Bloc Weekend 2012, and why speculative coverage of last night's chaos leaves a bad taste

As you doubtless already know, last night Bloc Weekend – one of the most talked-about festivals in the UK – was shut down for crowd safety reasons.

It’s an unpleasant situation for various parties – the festival organisers, the artists who couldn’t get on site due to overcrowding (including, it seems, headliner Snoop Dogg), ticketing organisation Crowdsurge, whose reputation has been dealt a serious blow, and most of all, people who paid to attend the festival.

What’s been particularly unpleasant, however, is the way that publications and other festivals have moved to put the boot in. There’s a particularly British mentality at work here: the same mentality that moves people to sneer the minute an artist, or brand, or sportsperson they like becomes successful, and the same mentality that leads people to scream “you greedy bastards, you should’ve stayed in Minehead” on the festival’s Facebook page, when from what I understand, Bloc were forced to leave Minehead and find a new site for 2012. You get the impression that even if Bloc had gone ahead without issue, people still would have resented them expanding.

The Guardian are, as I type this, re-tweeting pearls of wisdom from punters such as “no bars in some tents, cans = £4.5 rip off”, as if those beer prices a) differentiate Bloc from any other festival, and b) relate to the overcrowding issues that got the festival shut down. Dummy‘s “full report”, posted at around 3am (they’ve since changed the title to say “full-as-possible”, and expanded the story slightly) simply consisted of some quotes from a non-Dummy writer and a photo from a PR, pulled from their respective Twitter feeds. Comparisons to the Hillsborough football disaster that took 96 lives seem particularly alarmist: again, from what I understand, the rumours of a fatality are untrue. Let’s hope that proves to be the case.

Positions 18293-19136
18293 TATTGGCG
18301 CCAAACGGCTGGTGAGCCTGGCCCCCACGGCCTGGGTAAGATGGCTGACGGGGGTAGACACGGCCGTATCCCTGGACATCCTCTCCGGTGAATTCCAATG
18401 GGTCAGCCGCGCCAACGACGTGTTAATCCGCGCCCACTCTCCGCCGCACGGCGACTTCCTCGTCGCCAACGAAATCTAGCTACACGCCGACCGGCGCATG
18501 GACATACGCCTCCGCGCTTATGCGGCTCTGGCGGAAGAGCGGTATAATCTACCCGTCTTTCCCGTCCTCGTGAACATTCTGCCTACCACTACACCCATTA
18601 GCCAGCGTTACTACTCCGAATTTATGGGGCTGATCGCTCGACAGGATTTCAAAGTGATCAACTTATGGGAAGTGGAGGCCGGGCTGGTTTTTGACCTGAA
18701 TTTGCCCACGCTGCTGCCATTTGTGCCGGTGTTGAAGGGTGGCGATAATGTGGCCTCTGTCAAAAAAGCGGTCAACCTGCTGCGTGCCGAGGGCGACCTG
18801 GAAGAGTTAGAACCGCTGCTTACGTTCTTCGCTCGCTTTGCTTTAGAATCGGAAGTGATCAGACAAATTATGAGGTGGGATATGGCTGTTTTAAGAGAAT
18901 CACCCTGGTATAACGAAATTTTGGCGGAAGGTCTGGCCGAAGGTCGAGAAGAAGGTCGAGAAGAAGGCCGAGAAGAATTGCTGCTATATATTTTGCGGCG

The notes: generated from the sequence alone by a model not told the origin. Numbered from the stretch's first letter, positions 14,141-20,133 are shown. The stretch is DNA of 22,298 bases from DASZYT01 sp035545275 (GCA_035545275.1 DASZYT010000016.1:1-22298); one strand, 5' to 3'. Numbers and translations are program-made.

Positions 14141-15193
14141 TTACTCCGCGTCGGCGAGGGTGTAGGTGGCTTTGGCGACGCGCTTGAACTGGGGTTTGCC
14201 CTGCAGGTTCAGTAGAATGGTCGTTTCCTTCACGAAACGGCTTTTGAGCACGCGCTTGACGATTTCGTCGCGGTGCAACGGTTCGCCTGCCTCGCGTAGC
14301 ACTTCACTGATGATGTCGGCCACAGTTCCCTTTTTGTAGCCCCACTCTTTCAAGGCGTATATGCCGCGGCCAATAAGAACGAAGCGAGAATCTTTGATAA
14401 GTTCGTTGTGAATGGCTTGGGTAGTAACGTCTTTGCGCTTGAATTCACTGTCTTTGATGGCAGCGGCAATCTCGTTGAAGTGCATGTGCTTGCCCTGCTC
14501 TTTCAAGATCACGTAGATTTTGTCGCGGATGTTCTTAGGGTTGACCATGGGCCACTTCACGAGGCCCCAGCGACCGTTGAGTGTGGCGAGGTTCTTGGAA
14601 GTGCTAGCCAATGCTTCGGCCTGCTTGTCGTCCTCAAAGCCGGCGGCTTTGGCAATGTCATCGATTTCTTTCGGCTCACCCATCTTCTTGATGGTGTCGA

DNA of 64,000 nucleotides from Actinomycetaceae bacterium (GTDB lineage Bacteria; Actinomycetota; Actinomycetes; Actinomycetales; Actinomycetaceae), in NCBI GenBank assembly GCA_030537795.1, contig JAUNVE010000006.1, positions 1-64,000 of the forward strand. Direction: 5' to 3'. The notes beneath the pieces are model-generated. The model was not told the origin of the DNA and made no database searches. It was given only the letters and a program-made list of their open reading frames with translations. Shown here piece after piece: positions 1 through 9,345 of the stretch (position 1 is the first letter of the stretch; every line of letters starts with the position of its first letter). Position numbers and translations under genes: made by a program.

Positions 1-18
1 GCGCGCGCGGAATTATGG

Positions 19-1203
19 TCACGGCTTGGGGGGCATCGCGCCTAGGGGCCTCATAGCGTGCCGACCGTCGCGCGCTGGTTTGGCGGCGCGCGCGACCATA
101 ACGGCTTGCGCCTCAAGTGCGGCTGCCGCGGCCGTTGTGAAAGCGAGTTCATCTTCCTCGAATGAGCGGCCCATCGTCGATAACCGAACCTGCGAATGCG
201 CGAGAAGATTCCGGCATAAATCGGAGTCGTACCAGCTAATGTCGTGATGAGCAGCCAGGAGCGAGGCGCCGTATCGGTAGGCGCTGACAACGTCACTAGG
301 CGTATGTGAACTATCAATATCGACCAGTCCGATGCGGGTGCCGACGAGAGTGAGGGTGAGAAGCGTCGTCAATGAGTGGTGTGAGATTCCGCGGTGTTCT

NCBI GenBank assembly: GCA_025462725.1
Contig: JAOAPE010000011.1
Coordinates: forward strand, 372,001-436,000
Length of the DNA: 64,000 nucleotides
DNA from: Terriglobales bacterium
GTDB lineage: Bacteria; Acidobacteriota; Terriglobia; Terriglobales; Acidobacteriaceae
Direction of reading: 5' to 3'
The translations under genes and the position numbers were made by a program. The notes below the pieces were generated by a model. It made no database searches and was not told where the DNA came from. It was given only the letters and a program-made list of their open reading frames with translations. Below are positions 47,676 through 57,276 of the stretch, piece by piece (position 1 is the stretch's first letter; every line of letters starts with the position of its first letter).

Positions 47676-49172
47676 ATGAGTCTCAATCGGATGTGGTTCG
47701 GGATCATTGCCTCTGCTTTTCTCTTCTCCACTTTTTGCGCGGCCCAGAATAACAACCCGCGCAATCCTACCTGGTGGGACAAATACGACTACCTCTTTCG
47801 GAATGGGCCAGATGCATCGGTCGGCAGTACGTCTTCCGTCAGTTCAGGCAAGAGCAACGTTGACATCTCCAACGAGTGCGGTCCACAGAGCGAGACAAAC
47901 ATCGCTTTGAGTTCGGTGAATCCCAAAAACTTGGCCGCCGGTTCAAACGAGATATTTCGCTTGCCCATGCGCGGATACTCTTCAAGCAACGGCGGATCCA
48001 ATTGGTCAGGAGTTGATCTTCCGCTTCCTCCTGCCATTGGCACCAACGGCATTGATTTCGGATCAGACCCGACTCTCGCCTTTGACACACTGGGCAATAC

Now, this piece isn’t designed as a defence of Bloc. The fact that while last night’s chaos was unfolding, the festival’s official Twitter account was posting things like “big up metal face DOOM” and refusing to acknowledge the real issues at hand is particularly classless, and the official statement posted on the Bloc Facebook page doesn’t once actually apologise for what happened. Several friends and colleagues who attended the festival have reported that their tickets weren’t even checked: Bloc clearly have a lot of questions to answer. But last night’s speculative coverage of the festival, and rivals such as Lounge on the Farm jumping at the opportunity to gloat on Bloc’s Facebook page this morning [Update: they’ve since got in touch to apologise for this] also leaves a bad taste.

This isn’t mere music gossip (something FACT are as guilty as any other magazine as reporting on): it’s a situation where, at worst, someone has died, and at best, people were put in a position where their lives were at risk and others have lost their jobs. Let’s take a step back, let those eye witnesses from last night sober up, and at least let Bloc have their say.

Tom Lea

For what we know so far about Bloc’s shutdown, read FACT’s news piece.



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